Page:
Consultant Urges Left Not to Mimic Religious Right

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Washington, D.C. – On this weekend’s “State of Belief,” The Interfaith Alliance Foundation’s show on Air America Radio, Rev. Dr. C. Welton Gaddy interviews the founder of a consulting firm that advises Democratic candidates to speak more openly about their faith.  Mara Vanderslice of Common Good Strategies tells Welton that while Democrats should not be afraid to discuss religion, they should not replicate the tactics of the Religious Right.


“Most Americans want to understand how religion plays a role in informing a leader’s character or moral bearings.  How does their faith inform, not dictate, but inform, their public policy positions?” says Vanderslice.


However, Democrats and progressive religious leaders need to be careful not to cross the line of the appropriate role of religion in politics as the Religious Right has done for years. “We do not want to do the nasty tactics of putting deceptive fliers in church parking lots or walking into houses of worship and taking them over.  That is not the goal of this work,” she says.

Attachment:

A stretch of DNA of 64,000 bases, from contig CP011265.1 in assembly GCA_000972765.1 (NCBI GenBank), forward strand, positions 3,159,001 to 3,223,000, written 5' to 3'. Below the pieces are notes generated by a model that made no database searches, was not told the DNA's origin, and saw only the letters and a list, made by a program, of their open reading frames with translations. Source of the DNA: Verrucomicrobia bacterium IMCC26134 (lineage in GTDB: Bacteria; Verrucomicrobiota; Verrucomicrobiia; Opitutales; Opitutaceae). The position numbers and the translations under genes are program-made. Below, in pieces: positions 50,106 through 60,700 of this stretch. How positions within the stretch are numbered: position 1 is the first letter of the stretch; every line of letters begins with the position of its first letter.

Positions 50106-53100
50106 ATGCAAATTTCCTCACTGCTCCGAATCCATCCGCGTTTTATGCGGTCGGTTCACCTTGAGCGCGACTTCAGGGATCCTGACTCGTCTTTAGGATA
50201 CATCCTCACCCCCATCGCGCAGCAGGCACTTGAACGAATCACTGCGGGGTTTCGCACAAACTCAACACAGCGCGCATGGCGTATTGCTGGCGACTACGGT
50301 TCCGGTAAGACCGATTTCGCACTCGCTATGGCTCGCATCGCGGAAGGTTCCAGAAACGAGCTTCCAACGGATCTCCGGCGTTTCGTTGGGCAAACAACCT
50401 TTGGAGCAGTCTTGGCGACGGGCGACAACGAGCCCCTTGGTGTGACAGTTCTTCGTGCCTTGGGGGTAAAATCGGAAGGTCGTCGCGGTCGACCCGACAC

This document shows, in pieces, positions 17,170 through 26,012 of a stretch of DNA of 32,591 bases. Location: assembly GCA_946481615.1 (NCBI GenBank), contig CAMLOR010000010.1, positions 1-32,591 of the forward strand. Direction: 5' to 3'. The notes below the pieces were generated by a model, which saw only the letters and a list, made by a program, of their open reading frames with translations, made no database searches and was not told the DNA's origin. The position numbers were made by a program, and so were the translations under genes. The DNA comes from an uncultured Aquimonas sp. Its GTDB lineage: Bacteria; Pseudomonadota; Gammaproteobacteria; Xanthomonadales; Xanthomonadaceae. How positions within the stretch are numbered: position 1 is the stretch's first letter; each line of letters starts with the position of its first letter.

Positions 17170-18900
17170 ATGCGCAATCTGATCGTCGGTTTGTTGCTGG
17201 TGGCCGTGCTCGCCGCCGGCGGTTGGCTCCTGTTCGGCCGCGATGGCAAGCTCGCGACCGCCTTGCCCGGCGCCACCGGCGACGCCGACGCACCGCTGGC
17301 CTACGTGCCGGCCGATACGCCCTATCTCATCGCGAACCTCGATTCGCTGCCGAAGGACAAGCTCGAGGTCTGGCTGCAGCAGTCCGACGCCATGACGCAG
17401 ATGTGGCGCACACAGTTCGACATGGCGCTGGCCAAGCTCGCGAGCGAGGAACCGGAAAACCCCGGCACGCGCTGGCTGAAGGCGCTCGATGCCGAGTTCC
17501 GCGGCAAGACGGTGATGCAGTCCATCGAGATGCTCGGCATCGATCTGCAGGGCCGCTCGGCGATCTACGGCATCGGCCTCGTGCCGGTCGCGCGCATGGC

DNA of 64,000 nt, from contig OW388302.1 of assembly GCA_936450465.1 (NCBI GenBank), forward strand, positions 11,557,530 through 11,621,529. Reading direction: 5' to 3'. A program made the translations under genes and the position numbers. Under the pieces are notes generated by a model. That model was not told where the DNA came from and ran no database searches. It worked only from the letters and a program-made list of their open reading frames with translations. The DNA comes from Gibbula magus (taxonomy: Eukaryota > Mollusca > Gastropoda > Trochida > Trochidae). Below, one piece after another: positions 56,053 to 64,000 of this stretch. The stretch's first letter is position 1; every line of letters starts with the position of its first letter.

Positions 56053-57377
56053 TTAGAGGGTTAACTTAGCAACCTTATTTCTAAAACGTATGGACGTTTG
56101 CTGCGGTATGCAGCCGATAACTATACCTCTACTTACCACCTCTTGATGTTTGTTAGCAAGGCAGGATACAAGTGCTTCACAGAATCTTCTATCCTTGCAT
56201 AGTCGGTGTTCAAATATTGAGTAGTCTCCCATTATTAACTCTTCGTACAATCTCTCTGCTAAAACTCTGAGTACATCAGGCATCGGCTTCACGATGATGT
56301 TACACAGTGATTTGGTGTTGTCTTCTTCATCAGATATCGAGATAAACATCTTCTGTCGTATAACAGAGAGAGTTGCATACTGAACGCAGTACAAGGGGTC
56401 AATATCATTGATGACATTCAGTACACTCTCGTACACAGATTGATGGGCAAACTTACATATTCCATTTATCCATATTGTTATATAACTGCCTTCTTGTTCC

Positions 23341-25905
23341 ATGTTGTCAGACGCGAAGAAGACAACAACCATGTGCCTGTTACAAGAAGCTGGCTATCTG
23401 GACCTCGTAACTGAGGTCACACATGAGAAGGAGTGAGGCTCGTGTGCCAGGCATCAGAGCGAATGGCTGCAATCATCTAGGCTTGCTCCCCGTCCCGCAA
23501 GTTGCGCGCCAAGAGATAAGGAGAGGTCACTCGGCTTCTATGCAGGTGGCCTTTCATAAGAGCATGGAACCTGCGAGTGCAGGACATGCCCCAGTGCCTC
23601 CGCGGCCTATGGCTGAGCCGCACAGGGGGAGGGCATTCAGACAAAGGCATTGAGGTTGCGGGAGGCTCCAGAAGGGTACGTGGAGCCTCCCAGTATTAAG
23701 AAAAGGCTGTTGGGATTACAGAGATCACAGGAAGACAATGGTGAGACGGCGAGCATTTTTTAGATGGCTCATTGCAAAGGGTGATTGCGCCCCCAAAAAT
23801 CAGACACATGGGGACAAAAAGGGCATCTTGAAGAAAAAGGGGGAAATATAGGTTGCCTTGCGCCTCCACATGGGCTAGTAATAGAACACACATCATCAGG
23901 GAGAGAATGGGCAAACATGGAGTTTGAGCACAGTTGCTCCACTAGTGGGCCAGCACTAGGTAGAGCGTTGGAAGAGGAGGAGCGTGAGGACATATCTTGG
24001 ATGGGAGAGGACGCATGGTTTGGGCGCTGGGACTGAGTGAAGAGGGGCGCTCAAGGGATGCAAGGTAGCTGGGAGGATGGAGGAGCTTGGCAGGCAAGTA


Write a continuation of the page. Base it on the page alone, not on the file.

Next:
Rev. Gaddy asks Vanderslice about the nationally televised forum about faith and politics with Democratic presidential candidates this week.  Vanderslice echoes Rev. Gaddy’s concerns that several of the questions asked at the forum, sponsored by Sojourners and aired by CNN, were inappropriate and irrelevant.  For example, CNN anchor Soledad O’Brien asked former Senator John Edwards to name the greatest sin he had ever committed in his life.


“There were a lot of us sitting in that audience who were very disappointed in the questions asked by CNN,” she says.  Also, Vanderslice objected to questions from CNN about gay marriage, abortion, and evolution, saying that it paints a stereotypical view of Christian religious values, while ignoring poverty and other moral issues.


Also on the show: Blogger Rev. Chuck Currie; Kim Bobo, executive director of Interfaith Worker Justice, on the New Sanctuary Movement.


State of Belief is religion and radio, done differently.  State of Belief explores the intersection of religion with politics, culture, media, and activism. Through interviews with newsmakers and celebrities, reports from the field, and his own commentary, Rev. Welton Gaddy shows how religion and freedom are compatible and how the religious right is wrong for America and bad for religion.